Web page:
• Promote respiratory and sinus health and support the bronchial system
  • Improve the appearance of skin and help prevent non-cystic acne
  • Promote healthy teeth and gums
  • Help support healthy blood sugar levels

Animals can also benefit from the properties of Neem, neem shampoo, neem oil, and neem extracts can help to prevent irritation from fleas, ticks, mites and other skin disorders. Neem is a natural solution that is safe for all animals, including puppies and kittens over four weeks. Neem oil is also great for gardens, as it helps get rid of those pesky insects without having to worry about toxic poisons hurting your pets or children who come in contact with it.

In summary Neem can provide alternative treatments for dozens of common ailments, including skin problems, parasite infestations, liver dysfunction, and poor immune systems. Neem possesses powerful anti-inflammatory, anti-cancer, anti-tumor, antiviral, antibacterial, antifungal, and anti-parasitic properties that can help accelerate healing across a wide range of health problems and at the same time research indicates Neem has few side effects and is considered relatively non-toxic.

The Different Parts of the Neem Plant

Native to Burma and other areas of India, neem has spread to many other climate around the world. Its versatility and practicality have made it a favorite among healthcare professionals and home-health growers. Each part of the neem plant has a different application, but all the parts are useful.

Neem seeds – In fruit that appears similar to an olive, neem seeds can be singular or grouped in twos and threes. The seeds themselves are not overly useful, but they are typically pressed into neem oil, the most common neem product. Neem seed oil is valued by organic farmers as a safe and natural insecticide, and many organic gardeners depend on neem oil as an insect repellent around their homes. In addition, neem oil is the main ingredient in many skin care products, soaps, shampoos, and lotions.

Neem Oil - Made from pressed neem plant seed kernels, neem oil has a broad range of applications. However, the quality of the oil is largely dependent on the methods used to extract it from the kernels. Neem seeds that are cold pressed produce the best levels of oil since heat typically destroys the plant’s active ingredients. In addition, the purification of the neem oil should be done as naturally as possible. Adding chemicals during the purification process can damage the final product and reduce the effectiveness of the oil.

Neem seed oil is most popularly used in hair and skin care products. The moisturizing and anti-inflammatory properties of neem oil make it perfect for restoring damaged skin and hair. Fresh pressed neem oil has a strong odor that does not make it pleasant to rub on the skin or hair. Most of these products that feature neem oil add rose, lavender, and other perfumes to reduce the strong odors.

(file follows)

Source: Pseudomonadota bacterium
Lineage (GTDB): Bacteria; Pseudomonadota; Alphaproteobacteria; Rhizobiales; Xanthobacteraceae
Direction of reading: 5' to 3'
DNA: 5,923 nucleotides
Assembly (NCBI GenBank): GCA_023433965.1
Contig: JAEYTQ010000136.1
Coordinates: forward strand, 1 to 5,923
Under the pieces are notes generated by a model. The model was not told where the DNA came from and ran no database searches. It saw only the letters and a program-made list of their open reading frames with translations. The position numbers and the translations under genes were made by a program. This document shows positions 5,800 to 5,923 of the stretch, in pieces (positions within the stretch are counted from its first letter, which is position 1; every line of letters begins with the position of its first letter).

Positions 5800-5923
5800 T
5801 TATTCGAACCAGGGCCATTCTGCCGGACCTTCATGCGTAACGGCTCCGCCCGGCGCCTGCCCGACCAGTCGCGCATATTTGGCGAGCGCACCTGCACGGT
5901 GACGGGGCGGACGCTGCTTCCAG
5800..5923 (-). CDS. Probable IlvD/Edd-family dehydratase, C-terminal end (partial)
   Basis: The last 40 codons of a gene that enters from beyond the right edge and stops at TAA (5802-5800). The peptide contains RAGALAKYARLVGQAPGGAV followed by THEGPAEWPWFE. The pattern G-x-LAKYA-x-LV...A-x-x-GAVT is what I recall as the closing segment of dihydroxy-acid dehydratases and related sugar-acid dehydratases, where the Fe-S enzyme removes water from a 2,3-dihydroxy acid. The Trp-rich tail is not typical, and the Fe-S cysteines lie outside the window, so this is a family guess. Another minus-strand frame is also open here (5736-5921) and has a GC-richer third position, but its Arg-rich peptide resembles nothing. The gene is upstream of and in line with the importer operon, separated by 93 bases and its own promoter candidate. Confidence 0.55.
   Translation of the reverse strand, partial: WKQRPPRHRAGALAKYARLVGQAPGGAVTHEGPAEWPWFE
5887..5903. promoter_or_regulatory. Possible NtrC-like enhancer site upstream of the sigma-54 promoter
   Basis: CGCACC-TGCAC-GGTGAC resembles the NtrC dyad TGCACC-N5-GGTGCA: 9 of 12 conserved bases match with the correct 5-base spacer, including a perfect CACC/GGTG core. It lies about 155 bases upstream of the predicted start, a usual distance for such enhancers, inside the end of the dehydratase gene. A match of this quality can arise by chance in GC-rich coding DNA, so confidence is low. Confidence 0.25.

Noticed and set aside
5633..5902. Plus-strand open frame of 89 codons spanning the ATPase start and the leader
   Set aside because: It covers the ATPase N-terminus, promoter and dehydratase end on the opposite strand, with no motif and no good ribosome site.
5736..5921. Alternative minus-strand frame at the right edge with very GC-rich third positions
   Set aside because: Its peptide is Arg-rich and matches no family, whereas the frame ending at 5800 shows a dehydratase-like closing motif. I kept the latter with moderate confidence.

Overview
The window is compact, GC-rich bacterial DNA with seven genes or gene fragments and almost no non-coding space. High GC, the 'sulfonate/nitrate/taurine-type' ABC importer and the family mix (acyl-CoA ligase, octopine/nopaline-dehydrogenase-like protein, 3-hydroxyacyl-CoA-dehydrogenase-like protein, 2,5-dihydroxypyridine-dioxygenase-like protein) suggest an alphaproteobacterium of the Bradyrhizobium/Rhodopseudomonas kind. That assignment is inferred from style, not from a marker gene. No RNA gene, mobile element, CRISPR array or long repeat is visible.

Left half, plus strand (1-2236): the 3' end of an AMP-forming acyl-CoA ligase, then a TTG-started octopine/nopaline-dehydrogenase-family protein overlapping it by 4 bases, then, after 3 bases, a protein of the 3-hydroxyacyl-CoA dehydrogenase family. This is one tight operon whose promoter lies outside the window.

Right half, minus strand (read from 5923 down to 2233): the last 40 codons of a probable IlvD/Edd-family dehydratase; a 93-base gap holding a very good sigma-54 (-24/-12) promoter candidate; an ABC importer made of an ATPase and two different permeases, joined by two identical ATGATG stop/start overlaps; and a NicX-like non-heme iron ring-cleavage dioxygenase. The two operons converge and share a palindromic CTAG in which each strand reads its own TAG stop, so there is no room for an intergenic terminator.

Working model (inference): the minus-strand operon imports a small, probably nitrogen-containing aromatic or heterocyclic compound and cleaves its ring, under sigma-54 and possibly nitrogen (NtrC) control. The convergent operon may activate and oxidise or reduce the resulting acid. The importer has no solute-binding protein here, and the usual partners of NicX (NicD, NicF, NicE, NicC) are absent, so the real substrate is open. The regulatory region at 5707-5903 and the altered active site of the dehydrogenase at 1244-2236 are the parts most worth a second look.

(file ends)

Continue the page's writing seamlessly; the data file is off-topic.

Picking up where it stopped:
Garden sprays made with neem oil deter many pests. Over 200 types of insects as well as worms, fungi, bacteria react to compounds in Neem oil. Unlike traditional pesticides Neem does not kill organism immediately, rather the compounds in Neem disrupt the feeding and/or reproduction cycle of insects keeping them from eating and procreating. Neem has the added benefit of being non-toxic to humans and the environment and is benign to spiders, butterflies, bees, and ladybugs that help pollinate crops or or consume crop pests.

Neem oil is best applied topically for any skin aliment. It is not suggested to take Neem oil internally. Extensive research has shown that neem oil may be safe for internal use in small doses for limited periods of time, manufacturers in the United States universally indicate Neem oil is not for internal use and recommend a leaf or extract form of Neem instead. Pregnant women, or those trying to conceive should avoid ingesting Neem oil.

Neem leaves – As the most readily accessible part of the neem plant, the leaves are highly versatile. Neem leaves contain 50% carbohydrates, 20% fiber, 15% proteins, 8% ash, 5% fat, 2% calcium, and contain essential amino acids. The leaves contain the same ingredients as the seeds, but the leaves have smaller quantities of it. Neem trees are evergreen, meaning that their leaves are available year round, whereas the seeds are only available one season a year. This makes the leaves a much more likely remedy than the seeds. Because neem leaves have smaller quantities of the active neem ingredients, they can be ingested in small quantities and under the advisement of a qualified herbalist. The majority of the bitter active compounds in neem leaf are soluble in alcohol and water and can be easily captured with a tea using hot but not boiling water.The medicinal properties of the neem leaf cannot be ignored. They can be used in a variety of applications, from insecticides to skin care. As with any time of medicine, leaves should be ingested carefully to prevent an allergic reaction, and herbalists should be consulted prior to starting a regular neem regimen.

Neem bark – In the Ayurvedic system Neem bark is considered equal to Neem leaves. Neem bark is renowned for its ability to help prevent and heal gum disease and other dental care problems. Neem bark contains a large amount of catechins and powerful immunomodulatory and immuno-stimulating compounds. Polysaccharides obtained in Neem bark extract have been found to possess anti-tumor and anti-inflammatory properties.